Search Form
First, enter a politician or zip code
Now, choose a category

Public Statements

Gov. Malloy Signs State Budget with No New Taxes

Press Release

Location: Hartford, CT

Governor Dannel P. Malloy today announced that he has signed the fiscal year 2014/2015 state budget into law, which continues to invest in public education and job creation, and does it without any new taxes.

"This budget makes historic investments in growing jobs and improving our public schools," Governor Malloy said. "It makes the state's finances more transparent and honest by complying with Generally Accepted Accounting Principles. It properly funds our state pension obligations, saving us billions over the next twenty years. This budget does all that, and contains no new taxes.

"Connecticut is making itself competitive again. It's making the critical investments needed to attract employers and spur growth."

Funding for towns and cities is maintained, and many municipalities will actually see a slight increase under the adopted budget. Governor Malloy explained that his administration worked with lawmakers to keep municipal aid as whole as possible so as to not pass the property tax burden to towns and cities.

In particular, the Governor said that the investments he is most proud of are the ones that continue efforts to reform the state's schools to ensure that students receive an education that prepares them for success in the workforce.

"At a time when it would have been easy to cut and run on education, we went in another direction and invested nearly half a billion dollars into our public schools, most of it going to chronically struggling districts," the Governor said. "Connecticut used to lead the world when it came to innovation -- we had more patents, more groundbreaking discoveries than anywhere else in the world. Somewhere along the way the world caught up. This is about to change."

He continued, "During the past two years, Connecticut has experienced the highest rate of private sector job growth over a two-year period since the late 1990s. It's progress, even if we still have a long way to go. But rest assured, we are moving our state forward."

Senate President Donald E. Williams (D-Brooklyn) said, "We have delivered a budget that is balanced, does not raise taxes and includes $2.6 billion in cuts. At the same time, we were able to protect funding for critical investments in education and help towns maintain services and hold the line on local property taxes."

"This budget reflects what the public expects -- no new taxes, no cuts to our cities and towns, and getting every possible Connecticut taxpayer dollar back from Washington," Speaker of the House Brendan Sharkey (D-Hamden) said. "This budget also sets the stage for more efficient government at both the state and local level, which is critical to encouraging future economic growth."

"At every step, this budget is a responsible one that meets the needs of the state in difficult economic times," Senate Majority Leader Martin M. Looney (D-New Haven) said. "This budget helps working Connecticut's families by preserving the safety net, supporting education, and investing in training Connecticut's workers."

"This budget represents the priorities of Connecticut residents by investing in the public institutions and core services that we all rely on -- from public safety to our schools to local infrastructure projects, all while maintaining municipal aid at current levels so our towns do not have raise property taxes, and without imposing any new state taxes," House Majority Leader Joe Aresimowicz, (D-Berlin, Southington) said.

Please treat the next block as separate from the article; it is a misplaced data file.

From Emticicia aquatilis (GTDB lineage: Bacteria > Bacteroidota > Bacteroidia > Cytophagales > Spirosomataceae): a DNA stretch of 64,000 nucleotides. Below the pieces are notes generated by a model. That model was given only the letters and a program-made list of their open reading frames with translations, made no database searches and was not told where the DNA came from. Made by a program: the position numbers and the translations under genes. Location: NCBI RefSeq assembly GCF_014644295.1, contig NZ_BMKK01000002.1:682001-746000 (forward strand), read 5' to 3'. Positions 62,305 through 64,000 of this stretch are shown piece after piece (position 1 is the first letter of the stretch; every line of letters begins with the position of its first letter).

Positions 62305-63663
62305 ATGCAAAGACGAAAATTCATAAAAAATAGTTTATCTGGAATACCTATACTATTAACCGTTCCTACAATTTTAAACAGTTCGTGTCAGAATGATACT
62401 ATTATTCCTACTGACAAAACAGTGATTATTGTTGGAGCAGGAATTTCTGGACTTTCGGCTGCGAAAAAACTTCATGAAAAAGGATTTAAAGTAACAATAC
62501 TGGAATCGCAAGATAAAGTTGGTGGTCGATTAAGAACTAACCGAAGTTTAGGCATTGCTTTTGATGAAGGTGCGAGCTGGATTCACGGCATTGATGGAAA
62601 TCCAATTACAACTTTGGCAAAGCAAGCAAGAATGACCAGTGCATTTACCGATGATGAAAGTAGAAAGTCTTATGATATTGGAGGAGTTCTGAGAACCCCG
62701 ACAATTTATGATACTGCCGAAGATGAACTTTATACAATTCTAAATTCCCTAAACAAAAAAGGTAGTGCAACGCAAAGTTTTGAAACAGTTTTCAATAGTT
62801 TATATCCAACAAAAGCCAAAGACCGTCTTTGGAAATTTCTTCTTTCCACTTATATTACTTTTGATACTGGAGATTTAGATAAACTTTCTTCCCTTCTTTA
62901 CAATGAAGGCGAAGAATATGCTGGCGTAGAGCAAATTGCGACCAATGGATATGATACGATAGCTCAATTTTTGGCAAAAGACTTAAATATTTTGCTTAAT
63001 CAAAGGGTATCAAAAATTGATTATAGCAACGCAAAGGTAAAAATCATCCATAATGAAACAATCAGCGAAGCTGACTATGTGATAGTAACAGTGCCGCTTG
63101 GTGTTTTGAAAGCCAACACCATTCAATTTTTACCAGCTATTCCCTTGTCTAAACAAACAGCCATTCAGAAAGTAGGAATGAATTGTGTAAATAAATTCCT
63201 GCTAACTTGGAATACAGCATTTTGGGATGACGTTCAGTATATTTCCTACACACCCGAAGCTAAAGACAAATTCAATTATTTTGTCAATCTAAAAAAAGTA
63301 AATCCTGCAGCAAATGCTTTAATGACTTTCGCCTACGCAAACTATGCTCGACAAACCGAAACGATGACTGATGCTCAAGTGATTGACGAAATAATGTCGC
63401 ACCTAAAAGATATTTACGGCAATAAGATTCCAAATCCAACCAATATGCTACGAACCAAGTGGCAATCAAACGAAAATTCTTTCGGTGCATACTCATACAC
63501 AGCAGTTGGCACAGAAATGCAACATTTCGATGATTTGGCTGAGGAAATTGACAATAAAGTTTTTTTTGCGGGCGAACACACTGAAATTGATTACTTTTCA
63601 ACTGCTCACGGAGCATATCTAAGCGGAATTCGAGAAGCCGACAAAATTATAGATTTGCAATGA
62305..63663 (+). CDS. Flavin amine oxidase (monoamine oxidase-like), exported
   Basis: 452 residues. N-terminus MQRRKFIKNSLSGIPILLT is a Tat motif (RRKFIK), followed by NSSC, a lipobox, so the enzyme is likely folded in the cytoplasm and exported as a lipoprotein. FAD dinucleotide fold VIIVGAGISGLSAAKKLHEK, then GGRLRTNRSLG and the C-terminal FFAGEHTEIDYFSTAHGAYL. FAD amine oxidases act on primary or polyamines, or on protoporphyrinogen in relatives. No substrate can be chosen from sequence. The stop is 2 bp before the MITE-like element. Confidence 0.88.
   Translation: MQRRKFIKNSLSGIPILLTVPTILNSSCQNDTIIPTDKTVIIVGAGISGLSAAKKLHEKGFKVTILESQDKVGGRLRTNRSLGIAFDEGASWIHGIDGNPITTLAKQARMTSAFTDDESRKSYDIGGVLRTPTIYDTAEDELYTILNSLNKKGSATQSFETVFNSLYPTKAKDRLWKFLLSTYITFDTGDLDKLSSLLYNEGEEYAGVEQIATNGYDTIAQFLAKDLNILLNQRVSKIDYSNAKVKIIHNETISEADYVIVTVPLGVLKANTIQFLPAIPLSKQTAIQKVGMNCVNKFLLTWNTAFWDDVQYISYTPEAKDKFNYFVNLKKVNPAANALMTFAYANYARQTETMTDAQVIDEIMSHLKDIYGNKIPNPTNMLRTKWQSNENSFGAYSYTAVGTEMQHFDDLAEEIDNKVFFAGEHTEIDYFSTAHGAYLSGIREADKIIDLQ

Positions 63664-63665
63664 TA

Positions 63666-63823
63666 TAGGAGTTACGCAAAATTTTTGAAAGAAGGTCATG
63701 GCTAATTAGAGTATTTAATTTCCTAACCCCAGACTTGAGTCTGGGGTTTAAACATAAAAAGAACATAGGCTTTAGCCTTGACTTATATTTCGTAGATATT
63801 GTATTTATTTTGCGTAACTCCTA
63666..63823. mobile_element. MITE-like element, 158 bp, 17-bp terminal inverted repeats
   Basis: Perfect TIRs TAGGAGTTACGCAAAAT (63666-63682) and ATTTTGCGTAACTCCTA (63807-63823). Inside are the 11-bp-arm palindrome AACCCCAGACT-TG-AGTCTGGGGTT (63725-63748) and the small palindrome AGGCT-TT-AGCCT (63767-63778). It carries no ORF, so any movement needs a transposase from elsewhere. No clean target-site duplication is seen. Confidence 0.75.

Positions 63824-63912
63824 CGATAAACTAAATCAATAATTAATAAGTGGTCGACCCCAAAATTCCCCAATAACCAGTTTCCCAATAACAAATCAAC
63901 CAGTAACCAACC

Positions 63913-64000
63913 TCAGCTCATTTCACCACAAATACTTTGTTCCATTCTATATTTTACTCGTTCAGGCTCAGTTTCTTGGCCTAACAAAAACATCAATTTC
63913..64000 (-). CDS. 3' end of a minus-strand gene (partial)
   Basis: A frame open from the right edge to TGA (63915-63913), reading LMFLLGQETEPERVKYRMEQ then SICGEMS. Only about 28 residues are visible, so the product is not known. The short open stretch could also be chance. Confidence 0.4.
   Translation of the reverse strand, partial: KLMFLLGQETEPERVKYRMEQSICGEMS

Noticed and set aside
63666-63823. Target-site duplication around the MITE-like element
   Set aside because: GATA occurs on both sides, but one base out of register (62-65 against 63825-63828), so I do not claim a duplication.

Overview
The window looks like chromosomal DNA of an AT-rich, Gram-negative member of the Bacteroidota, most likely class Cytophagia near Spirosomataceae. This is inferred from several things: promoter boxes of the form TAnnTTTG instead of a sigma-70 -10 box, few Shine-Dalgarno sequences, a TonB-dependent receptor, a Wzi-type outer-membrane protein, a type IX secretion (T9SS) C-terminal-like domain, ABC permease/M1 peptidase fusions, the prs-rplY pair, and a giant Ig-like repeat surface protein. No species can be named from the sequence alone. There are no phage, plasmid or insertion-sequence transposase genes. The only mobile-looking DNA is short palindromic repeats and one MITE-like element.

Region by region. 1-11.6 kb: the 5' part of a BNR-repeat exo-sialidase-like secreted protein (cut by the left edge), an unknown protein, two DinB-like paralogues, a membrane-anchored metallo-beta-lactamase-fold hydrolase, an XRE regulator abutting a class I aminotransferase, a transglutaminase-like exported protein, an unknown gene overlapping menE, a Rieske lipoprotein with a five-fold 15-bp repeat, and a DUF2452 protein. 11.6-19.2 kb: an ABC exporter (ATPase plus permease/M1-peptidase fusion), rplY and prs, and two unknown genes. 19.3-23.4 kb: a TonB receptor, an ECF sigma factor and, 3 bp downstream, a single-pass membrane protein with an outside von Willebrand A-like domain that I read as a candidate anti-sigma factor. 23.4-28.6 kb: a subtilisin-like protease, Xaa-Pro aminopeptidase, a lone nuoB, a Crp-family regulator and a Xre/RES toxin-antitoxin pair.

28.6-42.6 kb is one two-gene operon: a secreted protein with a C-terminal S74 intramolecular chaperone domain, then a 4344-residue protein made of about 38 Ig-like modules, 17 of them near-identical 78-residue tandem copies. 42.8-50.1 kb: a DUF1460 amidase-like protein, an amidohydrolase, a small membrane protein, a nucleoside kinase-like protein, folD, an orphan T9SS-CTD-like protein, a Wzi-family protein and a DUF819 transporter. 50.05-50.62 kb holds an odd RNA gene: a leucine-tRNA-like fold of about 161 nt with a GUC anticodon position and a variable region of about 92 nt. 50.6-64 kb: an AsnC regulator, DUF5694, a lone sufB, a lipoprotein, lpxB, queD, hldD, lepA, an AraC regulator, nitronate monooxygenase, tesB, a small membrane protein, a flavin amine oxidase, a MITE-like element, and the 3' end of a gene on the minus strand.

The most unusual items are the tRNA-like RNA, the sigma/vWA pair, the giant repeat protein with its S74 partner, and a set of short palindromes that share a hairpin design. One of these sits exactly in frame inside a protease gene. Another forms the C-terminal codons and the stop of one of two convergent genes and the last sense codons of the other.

"The new budget protects the state's key investments in economic development, public education, and social services, and restores funding for two notable features particularly important in the state's urban centers: school-based health centers and after-school programs," State Senator Toni N. Harp (D-New Haven), co-chair of the Appropriations Committee, said. "We overcame so many obstacles in preparing this budget, first and foremost eliminating a projected two-year deficit of nearly $1.9 billion without raising the income tax or sales tax, and preserved municipal aid programs to help cities and towns hold the line on local property taxes."

State Senator John Fonfara (D-Hartford), co-chair of the Finance, Revenue & Bonding Committee, said, "This year's budget accomplishes a number of key goals for Connecticut taxpayers. It is fully balanced, and maintains current levels of state aid to cities and towns while also preserving funding for critical safety net and economic development programs. It does all of this without raising taxes, a key priority which Governor Malloy and I both shared, and I thank him for his leadership this year."

"In a difficult budget year, we worked very hard to keep our promise to fund our municipalities, thus avoiding property tax increases," State Representative Pat Widlitz (D-Guilford, Branford), co-chair of the Finance, Revenue & Bonding Committee, said. "Our significant investment in education will ensure the future of our children and help grow an educated work force. The investment in the University of Connecticut will enable us to be in the forefront of science, technology, engineering and math, while forging strong collaborative partnerships with the private sector. We also continued our commitment to clean water projects and, most importantly, embarked upon a strong energy efficiency course. The Finance Committee, our leadership, and the Governor's Office worked collaboratively to produce a budget that moves Connecticut forward."

The legislation is Public Act 13-184 -- An Act Concerning Expenditures and Revenue for the Biennium Ending June 30, 2015.

Skip to top

Help us stay free for all your Fellow Americans

Just $5 from everyone reading this would do it.

Back to top